An existential crisis and a golden opportunity? Assessing hard-target espionage in the cyber era

  • Kyle Sean Cunliffe

Student thesis: Doctoral ThesisDoctor of Philosophy


Cyberspace is transforming global society. Its effects on states, intelligence, and national security are the subject of much comment, but its relationship with espionage, or human intelligence, remains under-researched to an alarming degree. At a time when the British-US intelligence community is making headway in cyberspace, necessitated by emerging threats and rising nation-state agendas, this is a glaring omission. The strategic imperatives of Russia and China have provoked a reorientation by the British SIS and the US CIA, turning resources back towards nation-state ‘hard targets’. Yet these hard target states are investing resources in innovative surveillance practices, tools that fundamentally threaten intelligence officers’ ability to travel freely or acquire the increasingly important human sources (agents) of espionage. As the operations of British-US intelligence personnel become more threatened in physical terms, espionage agencies now focus their attention towards cyberspace, where innovation opens up new opportunities in tradecraft. By turning to cyberspace to conduct tradecraft, particularly in the recruitment and handling of spies, espionage’s success and failure is now entwined with the value of innovation, and as consequence, cyber-enabled tradecraft is entwined with the present and future of Western security. However, the value of cyberspace to espionage’s sources and methods remains ambiguous, receiving only limited study. Views put forward by a small cadre of mostly seasoned practitioners, express both powerful enthusiasm and debilitating cynicism, reflecting a dichotomy of opinions that have not yet been addressed. No one has yet sought to fully determine the value of cyberspace to espionage when conducted against a hard-target state, where the Internet is subject to the full weight of counterintelligence. This thesis therefore explores the merits of cyberspace to espionage tradecraft, in the context of its value applied toward Russia and China. It uses Cold War history as a basis for drawing abductive hypotheses, turning to the first era of major innovation in espionage affairs, the mid-Cold War period, for guidance in understanding the present period of innovation. In turn, it will explore how this overt technology, used for covert means, carries significant limitations to the purposes of spying, specifically due to technology’s relationship with human behaviour, thus incurring wider consequences for the future of intelligence collection, and concurrently, national security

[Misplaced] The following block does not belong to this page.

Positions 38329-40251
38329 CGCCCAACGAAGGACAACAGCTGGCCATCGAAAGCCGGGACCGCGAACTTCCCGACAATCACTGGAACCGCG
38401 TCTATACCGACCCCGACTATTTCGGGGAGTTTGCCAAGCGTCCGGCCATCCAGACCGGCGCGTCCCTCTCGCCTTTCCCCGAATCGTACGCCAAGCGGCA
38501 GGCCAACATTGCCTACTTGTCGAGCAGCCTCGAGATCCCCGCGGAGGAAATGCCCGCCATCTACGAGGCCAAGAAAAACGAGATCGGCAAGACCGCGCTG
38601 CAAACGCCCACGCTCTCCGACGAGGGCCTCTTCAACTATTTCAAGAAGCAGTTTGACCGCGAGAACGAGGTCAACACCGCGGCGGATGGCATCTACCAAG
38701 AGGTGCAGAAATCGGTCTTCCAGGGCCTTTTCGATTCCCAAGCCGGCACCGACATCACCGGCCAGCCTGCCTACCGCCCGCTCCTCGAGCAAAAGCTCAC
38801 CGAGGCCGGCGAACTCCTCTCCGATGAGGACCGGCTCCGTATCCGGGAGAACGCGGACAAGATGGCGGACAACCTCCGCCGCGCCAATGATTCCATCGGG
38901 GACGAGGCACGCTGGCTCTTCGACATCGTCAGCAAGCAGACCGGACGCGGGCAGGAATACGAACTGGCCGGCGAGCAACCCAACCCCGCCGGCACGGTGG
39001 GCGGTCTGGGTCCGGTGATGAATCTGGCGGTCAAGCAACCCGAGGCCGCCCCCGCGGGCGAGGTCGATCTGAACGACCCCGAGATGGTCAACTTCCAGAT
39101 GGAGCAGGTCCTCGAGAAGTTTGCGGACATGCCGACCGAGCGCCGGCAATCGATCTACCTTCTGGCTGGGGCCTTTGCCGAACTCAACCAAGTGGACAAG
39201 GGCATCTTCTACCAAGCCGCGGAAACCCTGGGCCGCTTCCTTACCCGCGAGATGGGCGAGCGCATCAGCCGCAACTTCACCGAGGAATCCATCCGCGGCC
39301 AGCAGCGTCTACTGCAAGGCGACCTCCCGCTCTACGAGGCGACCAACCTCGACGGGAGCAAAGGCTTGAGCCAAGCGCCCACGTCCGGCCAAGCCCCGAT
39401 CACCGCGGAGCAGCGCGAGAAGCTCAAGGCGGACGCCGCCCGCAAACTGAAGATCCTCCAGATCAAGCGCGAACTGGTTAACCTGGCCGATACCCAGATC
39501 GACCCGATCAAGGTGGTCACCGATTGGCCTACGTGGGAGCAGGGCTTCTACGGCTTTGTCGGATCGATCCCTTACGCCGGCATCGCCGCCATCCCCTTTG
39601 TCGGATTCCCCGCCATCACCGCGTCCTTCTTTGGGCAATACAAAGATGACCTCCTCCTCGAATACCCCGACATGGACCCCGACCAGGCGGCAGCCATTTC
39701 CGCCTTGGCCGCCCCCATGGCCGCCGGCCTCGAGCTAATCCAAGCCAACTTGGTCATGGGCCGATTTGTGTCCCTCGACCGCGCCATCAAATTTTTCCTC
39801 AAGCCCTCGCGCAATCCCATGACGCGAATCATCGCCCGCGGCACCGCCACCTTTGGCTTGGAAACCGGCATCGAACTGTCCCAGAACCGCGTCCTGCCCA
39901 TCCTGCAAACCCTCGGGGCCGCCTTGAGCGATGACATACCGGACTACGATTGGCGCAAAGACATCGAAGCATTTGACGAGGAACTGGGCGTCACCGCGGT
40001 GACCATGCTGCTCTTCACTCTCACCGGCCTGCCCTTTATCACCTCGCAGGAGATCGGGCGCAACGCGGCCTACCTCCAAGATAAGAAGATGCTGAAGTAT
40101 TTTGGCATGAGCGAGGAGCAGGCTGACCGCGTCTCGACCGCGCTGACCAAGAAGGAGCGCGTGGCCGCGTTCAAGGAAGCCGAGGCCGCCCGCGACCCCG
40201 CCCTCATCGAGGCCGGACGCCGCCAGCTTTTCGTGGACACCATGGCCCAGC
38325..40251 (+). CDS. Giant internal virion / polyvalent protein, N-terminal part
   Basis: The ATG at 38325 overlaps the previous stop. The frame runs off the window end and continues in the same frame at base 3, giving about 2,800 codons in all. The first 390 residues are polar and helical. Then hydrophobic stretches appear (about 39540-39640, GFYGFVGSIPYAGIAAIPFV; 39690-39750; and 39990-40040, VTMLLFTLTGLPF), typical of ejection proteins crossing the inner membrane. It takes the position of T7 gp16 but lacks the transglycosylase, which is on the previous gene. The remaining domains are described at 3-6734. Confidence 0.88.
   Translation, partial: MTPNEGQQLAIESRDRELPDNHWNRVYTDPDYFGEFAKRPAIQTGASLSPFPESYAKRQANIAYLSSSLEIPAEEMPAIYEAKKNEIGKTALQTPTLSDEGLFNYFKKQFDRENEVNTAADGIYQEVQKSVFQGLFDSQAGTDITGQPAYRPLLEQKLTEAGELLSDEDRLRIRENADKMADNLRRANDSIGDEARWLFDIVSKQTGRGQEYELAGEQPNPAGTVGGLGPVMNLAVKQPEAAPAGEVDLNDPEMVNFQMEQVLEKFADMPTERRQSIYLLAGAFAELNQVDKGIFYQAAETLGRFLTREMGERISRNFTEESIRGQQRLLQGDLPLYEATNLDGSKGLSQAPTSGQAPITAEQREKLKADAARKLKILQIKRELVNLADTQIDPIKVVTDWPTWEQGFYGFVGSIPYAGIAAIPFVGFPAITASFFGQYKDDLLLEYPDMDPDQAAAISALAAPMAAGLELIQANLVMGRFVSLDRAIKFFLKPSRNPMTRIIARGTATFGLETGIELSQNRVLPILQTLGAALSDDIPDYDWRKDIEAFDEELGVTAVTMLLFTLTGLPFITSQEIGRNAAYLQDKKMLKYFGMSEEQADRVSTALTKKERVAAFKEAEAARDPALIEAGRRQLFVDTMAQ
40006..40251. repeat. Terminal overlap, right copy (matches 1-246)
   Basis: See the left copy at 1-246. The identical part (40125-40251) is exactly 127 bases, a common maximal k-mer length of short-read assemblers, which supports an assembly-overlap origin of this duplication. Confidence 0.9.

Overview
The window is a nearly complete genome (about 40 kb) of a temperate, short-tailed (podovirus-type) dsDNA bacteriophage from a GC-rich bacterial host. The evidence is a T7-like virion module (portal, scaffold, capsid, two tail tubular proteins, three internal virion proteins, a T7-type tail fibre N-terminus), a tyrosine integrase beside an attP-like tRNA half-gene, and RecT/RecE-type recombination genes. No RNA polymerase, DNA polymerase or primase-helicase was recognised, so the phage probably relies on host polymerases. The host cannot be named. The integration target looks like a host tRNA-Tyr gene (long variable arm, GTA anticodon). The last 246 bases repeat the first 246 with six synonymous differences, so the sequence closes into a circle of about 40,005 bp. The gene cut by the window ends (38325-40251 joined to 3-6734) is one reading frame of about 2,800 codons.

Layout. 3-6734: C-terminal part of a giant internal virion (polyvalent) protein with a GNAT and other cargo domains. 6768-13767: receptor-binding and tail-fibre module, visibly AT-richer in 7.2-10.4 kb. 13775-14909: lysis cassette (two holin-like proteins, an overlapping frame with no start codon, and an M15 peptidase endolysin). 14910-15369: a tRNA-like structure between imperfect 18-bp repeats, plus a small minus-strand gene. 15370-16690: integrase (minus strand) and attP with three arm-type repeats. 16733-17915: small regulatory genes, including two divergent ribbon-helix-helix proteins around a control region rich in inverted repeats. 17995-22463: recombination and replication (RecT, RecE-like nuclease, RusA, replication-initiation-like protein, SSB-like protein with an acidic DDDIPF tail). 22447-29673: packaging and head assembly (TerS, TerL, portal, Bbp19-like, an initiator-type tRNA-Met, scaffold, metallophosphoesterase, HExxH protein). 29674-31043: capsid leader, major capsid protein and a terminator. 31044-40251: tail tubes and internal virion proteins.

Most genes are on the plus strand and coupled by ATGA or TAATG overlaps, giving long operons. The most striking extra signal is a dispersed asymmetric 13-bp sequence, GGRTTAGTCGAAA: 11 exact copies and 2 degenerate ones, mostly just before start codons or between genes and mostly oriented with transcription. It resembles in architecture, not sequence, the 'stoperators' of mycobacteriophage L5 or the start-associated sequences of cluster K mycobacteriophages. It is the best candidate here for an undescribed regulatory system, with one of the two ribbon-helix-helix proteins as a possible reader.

Date of Award2021
Original languageEnglish
Awarding Institution
  • Aberystwyth University
SupervisorR Gerald Hughes (Supervisor) & Patrick Finney (Supervisor)

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